Eppes’s letter to TJ of Apr. 4, which according to SJL was received on 11 not 12 Apr., has not been found.

On 4 May President Adams sent Congress new communications from France consisting primarily of a long memorial from the American envoys to Talleyrand dated 17 Jan. Written primarily by Marshall, the document attempted to reconcile the Jay Treaty with the French-American treaties of 1778 and, using the neutrality policy developed by TJ in response to Great Britain in 1793, reiterated the basis for America’s complaints against France. The Senate promptly ordered the publication of 500 copies of the communication (Message of the President of the United States, to Both Houses of Congress. May 4th, 1798 [Philadelphia, 1798]; Marshall, Papers description begins Herbert A. Johnson, Charles T. Cullen, Charles F. Hobson, and others, eds., The Papers of John Marshall, Chapel Hill, 1974–2006, 12 vols. description ends , 3:330–81; JS description begins Journal of the Senate of the United States, Washington, D.C., 1820–21, 5 vols. description ends , 2:485; Stinchcombe, XYZ Affair description begins William Stinchcombe, The XYZ Affair, Westport, Conn., 1980 description ends , 107–8).

Anonymous letters of French conspirators: on 30 Apr. the Philadelphia Gazette reported that three letters had been directed to the president “threatening to set fire to the city” on 9 May, the day Adams had designated as a national fast day. Philadelphians were urged to display the “utmost vigilance” to protect their lives and property and warned that “One unguarded hour may lay your city in ashes.” Two of the letters are printed in Richard N. Rosenfeld, American Aurora: A Democratic-Republican Returns (New York, 1997), 77, 96. According to the missives, a “very numerous party of Frenchmen” was planning to set the conflagration and massacre all except those friendly to their interests (same; Charles Ellis Dickson, “Jeremiads in the New American Republic: The Case of National Fasts in the John Adams Administration,” New England Quarterly, 60 [1987], 187–207).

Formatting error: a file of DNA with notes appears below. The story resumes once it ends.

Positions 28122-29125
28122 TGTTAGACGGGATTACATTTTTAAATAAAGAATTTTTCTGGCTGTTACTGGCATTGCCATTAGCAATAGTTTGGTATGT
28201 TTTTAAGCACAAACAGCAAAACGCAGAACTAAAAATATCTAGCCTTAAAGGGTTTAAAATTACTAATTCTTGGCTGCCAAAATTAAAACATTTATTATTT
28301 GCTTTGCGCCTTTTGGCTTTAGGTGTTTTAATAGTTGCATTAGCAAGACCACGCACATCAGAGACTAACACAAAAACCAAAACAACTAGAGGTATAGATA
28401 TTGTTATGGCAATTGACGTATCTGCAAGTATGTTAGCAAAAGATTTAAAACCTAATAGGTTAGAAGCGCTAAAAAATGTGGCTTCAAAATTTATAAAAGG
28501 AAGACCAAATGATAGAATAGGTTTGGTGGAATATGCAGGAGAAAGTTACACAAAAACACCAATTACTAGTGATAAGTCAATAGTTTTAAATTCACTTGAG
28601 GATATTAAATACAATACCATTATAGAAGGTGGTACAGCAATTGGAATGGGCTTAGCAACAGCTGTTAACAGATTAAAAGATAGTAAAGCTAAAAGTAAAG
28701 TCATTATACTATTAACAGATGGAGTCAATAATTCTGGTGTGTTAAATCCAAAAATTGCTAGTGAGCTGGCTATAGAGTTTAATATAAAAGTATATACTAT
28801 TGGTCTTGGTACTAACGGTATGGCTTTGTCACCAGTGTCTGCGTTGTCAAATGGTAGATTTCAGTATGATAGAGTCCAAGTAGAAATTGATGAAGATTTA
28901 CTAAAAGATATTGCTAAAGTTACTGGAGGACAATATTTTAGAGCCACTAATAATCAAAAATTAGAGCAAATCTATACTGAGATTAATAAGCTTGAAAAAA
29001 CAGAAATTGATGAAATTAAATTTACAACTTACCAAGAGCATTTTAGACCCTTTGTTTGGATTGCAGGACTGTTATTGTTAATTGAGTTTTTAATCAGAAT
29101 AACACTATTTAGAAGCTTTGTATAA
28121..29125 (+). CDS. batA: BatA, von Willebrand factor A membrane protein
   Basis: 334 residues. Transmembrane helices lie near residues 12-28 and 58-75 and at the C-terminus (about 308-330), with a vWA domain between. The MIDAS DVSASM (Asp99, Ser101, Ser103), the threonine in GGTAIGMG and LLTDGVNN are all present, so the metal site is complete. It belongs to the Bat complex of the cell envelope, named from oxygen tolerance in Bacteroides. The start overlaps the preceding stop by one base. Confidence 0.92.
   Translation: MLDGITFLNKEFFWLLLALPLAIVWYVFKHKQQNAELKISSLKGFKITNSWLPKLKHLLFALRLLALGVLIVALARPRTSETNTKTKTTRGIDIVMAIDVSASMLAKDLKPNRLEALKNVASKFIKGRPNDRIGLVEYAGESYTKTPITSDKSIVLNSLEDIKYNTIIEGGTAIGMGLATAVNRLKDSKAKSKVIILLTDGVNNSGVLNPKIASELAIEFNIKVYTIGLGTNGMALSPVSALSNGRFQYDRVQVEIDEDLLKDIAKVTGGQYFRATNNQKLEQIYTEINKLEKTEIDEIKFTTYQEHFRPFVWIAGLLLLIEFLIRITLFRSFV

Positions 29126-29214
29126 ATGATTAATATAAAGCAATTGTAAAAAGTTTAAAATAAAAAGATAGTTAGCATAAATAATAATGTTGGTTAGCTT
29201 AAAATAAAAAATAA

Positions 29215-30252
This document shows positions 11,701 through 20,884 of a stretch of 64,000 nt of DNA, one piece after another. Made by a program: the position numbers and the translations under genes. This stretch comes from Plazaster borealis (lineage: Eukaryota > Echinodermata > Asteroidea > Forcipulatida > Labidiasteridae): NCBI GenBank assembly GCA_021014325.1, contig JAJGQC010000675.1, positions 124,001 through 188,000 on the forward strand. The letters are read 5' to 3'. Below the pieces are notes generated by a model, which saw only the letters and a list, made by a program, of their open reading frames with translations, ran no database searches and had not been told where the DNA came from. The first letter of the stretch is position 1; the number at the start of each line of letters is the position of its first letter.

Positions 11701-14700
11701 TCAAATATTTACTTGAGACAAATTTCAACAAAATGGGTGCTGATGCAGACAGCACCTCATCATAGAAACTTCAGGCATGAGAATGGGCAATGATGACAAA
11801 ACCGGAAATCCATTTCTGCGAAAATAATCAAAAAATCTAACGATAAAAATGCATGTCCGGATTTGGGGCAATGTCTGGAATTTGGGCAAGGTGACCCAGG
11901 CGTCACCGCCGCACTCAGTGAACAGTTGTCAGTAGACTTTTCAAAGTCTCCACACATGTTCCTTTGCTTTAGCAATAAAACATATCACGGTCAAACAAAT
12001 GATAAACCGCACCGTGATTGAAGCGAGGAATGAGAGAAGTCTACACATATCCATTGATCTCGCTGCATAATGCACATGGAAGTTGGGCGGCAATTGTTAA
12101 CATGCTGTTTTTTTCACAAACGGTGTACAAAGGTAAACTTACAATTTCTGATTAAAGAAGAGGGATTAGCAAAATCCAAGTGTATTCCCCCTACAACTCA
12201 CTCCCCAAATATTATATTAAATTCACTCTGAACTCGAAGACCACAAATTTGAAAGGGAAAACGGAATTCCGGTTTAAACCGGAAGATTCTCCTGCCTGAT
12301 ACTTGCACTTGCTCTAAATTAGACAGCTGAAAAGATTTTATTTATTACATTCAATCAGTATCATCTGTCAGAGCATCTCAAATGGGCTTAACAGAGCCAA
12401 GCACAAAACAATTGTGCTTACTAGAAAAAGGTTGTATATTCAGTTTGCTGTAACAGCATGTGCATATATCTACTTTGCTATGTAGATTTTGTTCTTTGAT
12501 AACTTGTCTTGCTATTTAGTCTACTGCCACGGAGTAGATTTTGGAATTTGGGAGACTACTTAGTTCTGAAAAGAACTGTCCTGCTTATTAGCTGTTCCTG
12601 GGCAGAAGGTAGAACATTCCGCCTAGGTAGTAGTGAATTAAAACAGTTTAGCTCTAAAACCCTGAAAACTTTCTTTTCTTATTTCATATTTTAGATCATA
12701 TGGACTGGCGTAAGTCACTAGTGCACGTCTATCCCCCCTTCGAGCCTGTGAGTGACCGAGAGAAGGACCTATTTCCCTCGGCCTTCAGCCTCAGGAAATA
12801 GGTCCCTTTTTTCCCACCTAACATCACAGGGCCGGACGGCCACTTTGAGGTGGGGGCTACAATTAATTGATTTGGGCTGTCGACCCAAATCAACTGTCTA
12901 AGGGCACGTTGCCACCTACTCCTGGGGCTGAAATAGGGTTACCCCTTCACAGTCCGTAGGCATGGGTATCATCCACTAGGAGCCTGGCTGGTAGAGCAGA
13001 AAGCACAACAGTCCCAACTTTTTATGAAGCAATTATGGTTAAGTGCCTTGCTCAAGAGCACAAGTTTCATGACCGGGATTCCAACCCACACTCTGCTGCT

On 28 Apr. Claypoole’s American Daily Advertiser cited a letter from St. Martin’s to a merchant in New York reporting that the French commissioner, Victor Hughes (Hugues), had ordered all French privateers “to capture indiscriminately, American vessels, without examining or paying the smallest respect to rolls of equipage, or protections of any kind.” During debate on the provisional army bill, South Carolina congressman Robert Goodloe Harper repeated reports that Hugues had command of 5,000 black troops ready to invade the southern states (Annals description begins Annals of the Congress of the United States: The Debates and Proceedings in the Congress of the United StatesCompiled from Authentic Materials, Washington, D.C., Gales & Seaton, 1834–56, 42 vols. All editions are undependable and pagination varies from one printing to another. The first two volumes of the set cited here have “Compiled … by Joseph Gales, Senior” on the title page and bear the caption “Gales & Seatons History” on verso and “of Debates in Congress” on recto pages. The remaining volumes bear the caption “History of Congress” on both recto and verso pages. Those using the first two volumes with the latter caption will need to employ the date of the debate or the indexes of debates and speakers. description ends , 8:1529, 1531, 1539–40; Bowman, Neutrality description begins Albert H. Bowman, The Struggle for Neutrality: Franco-American Diplomacy during the Federalist Era, Knoxville, 1974 description ends , 346).

1TJ here canceled “imagine.”